Prepare for What’s Next at Work


“Flexibility, creativity and the ability to act in the face of uncertainty continue to be critical skills for managing your personal life, career and team members during the intense disruption caused by COVID-19,” explains best-selling author, career strategist and founder of Loving on Me, Katrina McGhee. “There are a lot of challenges ahead, but just as preparation has served individuals and organizations well at the start of this crisis, it will continue to be a critical tool for moving forward with reopening and reimagining a strong future.”


Leadership journey continues

Major disruption can actually serve as an effective prompt to reconsider short- and long-term goals for yourself and your team. As you participate in reopening efforts, focus on areas where you can exert the greatest influence and continue to explore new ways of working. Here are some first steps:


Acknowledge and appreciate contributions. People like to be recognized for being helpful and rising to the occasion. Step one is letting team members know early and often that you appreciate the Herculean efforts they’ve contributed under extraordinary circumstances. Even staying on task while working from home with myriad competing demands and distractions has not been easy.

Personally: reflect on how you’ve grown as a leader and built new skills that position you for the next step in your career and capture those examples in writing.


Acknowledge fear and embrace uncertainty. People may be fearful as they return to in-person work or even occasional real-world meetings. Talk openly about concerns and discuss solutions together. Seek input from colleagues who have been public-facing throughout the pandemic and have developed effective ways to cope with the stress.

Personally: embrace what psychologists call “liminality,” that experience of being in between a certain past and uncertain future. When used for introspection, these moments enable us to integrate recent learnings and may yield important self-revelations to guide future plans.


Keep learning. Shelter-in-place has changed the workday in ways that sometimes make it more feasible to take advantage of a wealth of online learning options. Consider asking team members to pursue skill development in a key area in preparation for return to the workplace and then share learnings in an online Lunch and Learn.

Personally: Make growth a top priority and consider developing new skills outside your comfort zone. The members-only portal, WFF Connect, is a great place to start.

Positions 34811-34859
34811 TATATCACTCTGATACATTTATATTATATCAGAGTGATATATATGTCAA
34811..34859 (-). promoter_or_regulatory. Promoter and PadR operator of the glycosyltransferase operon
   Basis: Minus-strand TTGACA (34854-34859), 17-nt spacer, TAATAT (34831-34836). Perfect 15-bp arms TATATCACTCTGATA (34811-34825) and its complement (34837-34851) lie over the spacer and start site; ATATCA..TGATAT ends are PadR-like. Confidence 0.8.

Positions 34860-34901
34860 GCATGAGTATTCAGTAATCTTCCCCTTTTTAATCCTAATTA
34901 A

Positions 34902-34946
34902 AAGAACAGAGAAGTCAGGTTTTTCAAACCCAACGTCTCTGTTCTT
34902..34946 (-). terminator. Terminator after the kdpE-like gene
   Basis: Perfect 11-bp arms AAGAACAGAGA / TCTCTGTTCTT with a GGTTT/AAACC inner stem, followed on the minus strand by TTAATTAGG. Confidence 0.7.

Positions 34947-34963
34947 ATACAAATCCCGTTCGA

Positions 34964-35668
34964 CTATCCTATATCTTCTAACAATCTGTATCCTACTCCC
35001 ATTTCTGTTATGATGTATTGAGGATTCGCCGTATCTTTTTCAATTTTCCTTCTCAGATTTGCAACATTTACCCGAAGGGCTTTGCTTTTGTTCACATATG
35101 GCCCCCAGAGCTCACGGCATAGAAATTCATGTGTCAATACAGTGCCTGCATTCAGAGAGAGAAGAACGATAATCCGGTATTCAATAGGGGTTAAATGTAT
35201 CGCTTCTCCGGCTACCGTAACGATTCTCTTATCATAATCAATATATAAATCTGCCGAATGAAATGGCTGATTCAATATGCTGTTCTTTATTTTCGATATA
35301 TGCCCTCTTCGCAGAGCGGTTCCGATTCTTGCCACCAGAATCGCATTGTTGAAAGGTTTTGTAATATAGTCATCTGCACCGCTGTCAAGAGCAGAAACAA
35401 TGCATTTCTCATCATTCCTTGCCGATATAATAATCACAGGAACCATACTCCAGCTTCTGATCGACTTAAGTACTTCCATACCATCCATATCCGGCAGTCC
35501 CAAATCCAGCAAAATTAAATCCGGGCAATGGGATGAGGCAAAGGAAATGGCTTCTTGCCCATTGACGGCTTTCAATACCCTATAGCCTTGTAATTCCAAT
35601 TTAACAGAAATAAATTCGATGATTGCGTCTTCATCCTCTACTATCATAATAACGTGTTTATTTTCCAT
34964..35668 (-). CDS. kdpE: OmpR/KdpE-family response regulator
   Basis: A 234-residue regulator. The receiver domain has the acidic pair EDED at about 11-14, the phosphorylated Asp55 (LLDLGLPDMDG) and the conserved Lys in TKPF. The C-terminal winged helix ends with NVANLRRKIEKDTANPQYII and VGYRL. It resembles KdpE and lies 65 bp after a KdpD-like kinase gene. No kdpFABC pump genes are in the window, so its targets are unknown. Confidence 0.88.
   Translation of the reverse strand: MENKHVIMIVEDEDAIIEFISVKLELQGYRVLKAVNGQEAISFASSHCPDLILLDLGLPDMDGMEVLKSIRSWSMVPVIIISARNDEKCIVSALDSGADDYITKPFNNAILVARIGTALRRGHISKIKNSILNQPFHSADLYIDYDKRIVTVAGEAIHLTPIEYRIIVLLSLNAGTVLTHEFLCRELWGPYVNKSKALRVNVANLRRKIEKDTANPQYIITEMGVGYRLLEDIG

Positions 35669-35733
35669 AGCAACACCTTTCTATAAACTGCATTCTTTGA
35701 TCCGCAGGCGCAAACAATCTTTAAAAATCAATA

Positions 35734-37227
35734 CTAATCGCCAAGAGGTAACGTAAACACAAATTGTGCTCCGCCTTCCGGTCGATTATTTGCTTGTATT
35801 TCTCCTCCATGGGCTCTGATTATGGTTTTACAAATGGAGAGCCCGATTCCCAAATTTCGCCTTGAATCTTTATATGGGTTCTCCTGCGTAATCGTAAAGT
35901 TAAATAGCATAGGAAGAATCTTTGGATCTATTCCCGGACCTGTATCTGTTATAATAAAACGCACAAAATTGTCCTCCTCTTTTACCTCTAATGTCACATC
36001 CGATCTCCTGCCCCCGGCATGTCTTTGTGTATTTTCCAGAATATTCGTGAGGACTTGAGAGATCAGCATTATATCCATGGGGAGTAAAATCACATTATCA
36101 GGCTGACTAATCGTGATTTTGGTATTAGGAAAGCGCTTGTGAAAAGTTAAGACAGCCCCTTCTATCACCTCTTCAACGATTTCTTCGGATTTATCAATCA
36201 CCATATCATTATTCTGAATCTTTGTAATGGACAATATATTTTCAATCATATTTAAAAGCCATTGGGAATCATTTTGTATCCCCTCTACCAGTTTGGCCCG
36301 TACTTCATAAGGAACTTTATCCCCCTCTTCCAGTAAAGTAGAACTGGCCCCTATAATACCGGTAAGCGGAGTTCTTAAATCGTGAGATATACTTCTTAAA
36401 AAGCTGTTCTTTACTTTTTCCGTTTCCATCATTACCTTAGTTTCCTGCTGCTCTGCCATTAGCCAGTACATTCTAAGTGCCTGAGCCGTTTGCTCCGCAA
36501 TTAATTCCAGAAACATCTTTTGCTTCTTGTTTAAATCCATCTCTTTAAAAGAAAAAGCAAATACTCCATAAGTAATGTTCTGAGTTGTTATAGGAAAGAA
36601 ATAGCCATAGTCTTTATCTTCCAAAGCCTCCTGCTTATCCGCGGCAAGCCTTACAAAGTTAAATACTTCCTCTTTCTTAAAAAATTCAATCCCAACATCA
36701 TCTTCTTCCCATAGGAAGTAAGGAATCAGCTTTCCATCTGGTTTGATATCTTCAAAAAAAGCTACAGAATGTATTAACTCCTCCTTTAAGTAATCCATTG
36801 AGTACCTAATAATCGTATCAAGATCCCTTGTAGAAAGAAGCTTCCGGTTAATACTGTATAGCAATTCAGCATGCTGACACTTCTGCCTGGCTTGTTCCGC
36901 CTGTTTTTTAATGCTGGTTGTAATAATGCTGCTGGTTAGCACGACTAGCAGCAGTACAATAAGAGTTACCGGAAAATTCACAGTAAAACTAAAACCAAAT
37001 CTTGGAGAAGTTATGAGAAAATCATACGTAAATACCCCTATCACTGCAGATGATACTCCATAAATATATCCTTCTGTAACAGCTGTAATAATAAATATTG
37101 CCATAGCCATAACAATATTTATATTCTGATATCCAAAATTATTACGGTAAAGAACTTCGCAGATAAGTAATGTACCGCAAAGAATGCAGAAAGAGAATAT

Pull the team together. Working at a distance can decrease the cohesion that arises from shared space and common goals. Reinvigorate a sense of connection and teamwork with an enjoyable shared project, collaboration around a special thank you to frontline staff, or even a virtual party.

Personally: Evaluate your remote work performance and consider whether you want your future career responsibilities to feature a greater focus on team-based work or more independent projects.   


Have each other’s backs. New protocols to allow the return to in-person work and restaurants to open will create a steep learning curve for everyone. Nurture an environment where mutual accountability is a positive norm and not punitive.

Personally: Lead by example by encouraging others to hold you accountable and accept input gracefully. Step up with strong written and oral communications to share knowledge everyone needs to work safely.


Reinvigorate your network. Remote work might have you feeling a step removed from your network. Forging new ties can feel all but impossible right now yet more important than ever as you seek creative input and consider new opportunities. Pay it forward by connecting with more junior colleagues in your organization and hosting an online mentoring session.

Personally: Continue to build your network via email, phone calls and video chats to connect with mentors who might have more flexibility in their schedules right now. Make your ‘ask’ specific and keep the conversation brief and focused on a particular area where you’re seeking guidance related to a work challenge or career advice.   


As difficult as this time is, the more learning you can pull from it, the more it will serve as a growth experience. One way to do that is to pay close attention to aspects of the challenge that energize you, when you most excel and how you may want to lead differently moving forward or direct your growth and future contribution in new directions.

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